And when we share that blessing, well then we share in that nature of God which is to bless, which is not turned inward not satisfied with itself, but which reaches out to nurture, to love, and to bless. What kind of God we say that we worship matters to what kind of Christians we will claim to be, and how we will see the work of the church called out into the world.

And when we come together as the church; when we sing or say the Creed, with our worship and our doubts, our dilemmas and our divine inspiration, we do so not to try to define an indefinable God, nor to prove our proud orthodoxy, but to render grateful praise to the one in whom we live and move and have our being: our God. And while our worship here on earth will always be but a faint echo, it is amplified by the voices of the church triumphant, already gathered around the throne of heaven, who have seen the mysteries of God face to face; that God who is always One, and who multiplies through God’s very self blessings upon us. This One is a God who hears us, receives us, embraces us in all of our folly and faith and our doubt, forever faithful to God’s own nature, which is forever turned towards us in love.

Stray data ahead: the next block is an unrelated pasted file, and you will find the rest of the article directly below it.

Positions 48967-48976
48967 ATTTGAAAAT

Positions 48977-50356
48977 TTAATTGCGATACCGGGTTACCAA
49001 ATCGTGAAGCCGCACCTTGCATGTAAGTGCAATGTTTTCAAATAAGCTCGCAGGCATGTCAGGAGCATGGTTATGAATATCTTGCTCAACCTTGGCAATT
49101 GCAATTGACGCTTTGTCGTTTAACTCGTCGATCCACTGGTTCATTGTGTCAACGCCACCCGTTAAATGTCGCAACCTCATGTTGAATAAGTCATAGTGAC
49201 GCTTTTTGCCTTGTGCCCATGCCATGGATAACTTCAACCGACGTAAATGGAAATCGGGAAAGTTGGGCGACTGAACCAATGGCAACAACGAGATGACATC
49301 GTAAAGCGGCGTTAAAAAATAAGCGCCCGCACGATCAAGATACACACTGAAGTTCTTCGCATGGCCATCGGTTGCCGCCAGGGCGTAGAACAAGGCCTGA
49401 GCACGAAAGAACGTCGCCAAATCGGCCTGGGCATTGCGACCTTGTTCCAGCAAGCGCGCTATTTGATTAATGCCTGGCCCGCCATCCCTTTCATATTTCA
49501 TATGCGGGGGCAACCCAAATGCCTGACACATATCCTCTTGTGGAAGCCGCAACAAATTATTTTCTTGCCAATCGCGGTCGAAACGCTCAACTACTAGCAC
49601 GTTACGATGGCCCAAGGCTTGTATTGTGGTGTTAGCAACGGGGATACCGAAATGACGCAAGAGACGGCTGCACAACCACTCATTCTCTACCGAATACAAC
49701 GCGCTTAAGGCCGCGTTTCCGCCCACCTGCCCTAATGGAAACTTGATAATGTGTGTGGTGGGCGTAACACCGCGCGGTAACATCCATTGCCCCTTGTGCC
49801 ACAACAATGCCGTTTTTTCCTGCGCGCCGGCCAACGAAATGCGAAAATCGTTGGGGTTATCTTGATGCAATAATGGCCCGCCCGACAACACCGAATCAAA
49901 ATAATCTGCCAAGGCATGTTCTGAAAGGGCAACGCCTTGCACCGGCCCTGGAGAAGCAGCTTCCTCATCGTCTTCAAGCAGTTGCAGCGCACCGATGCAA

Amen.

____________________

[i] Both quotes are from “The Threefold Benediction,” Westminster Abbey, Trinity Sunday, 1888, by Edwin Hatch. Memorials of Edwin Hatch, Edited by his brother, London, 1890, quoted in Love’s Redeeming Work: The Angican Quest for Holiness, complied by Geoffrey Rowell, Kenneth Stevenson, and Rowan Williams (Oxford, 2001), 488-493

____________________

The Nicene Creed (8787)

We believe in God Almighty,
Father of Creation, who
made all things in earth and heaven
that are seen, and unseen, too.

We believe in one Lord, Jesus,
only Son of God, unmade;
of his Father’s love begotten,
through him all that is was made,

God from God, true God from true God,
Light from Light, who’s always been,
before time from time eternal;
with his Father one true Being.

Now for us and our salvation
he came down to earth from heaven;
by the Holy Ghost and Virgin
Mary he became a man.

Suffered under Pontius Pilate,
crucified for us, entombed.
Three days later he is risen –
Scriptures told of his return.

He ascended into heaven,
sits at God’s right hand on high.
He will come again to judge us,
king whose kingdom never dies.

We believe the Holy Spirit
gave us life; will always be
with the Son and Father worshipped,
Three in One and One in Three.

Spirit speaking by the prophets;
we believe the Church is one
holy, catholic, apostolic.
By one baptism guilt’s undone.

We believe in resurrection,
hope of a new life to come.
We believe in God, Christ Jesus,
and the Holy Ghost. Amen.

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Holding fast to an ordinary peace

Whenever we visit the in-laws in the British midlands, my husband’s extended family gathers in a local Indian restaurant for a curry. On one such evening a couple of years ago, the service was, uncharacteristically, rubbish. We were beginning to get annoyed that our family reunion was not being catered to with – what? the respect? reverence? professionalism? that it deserved.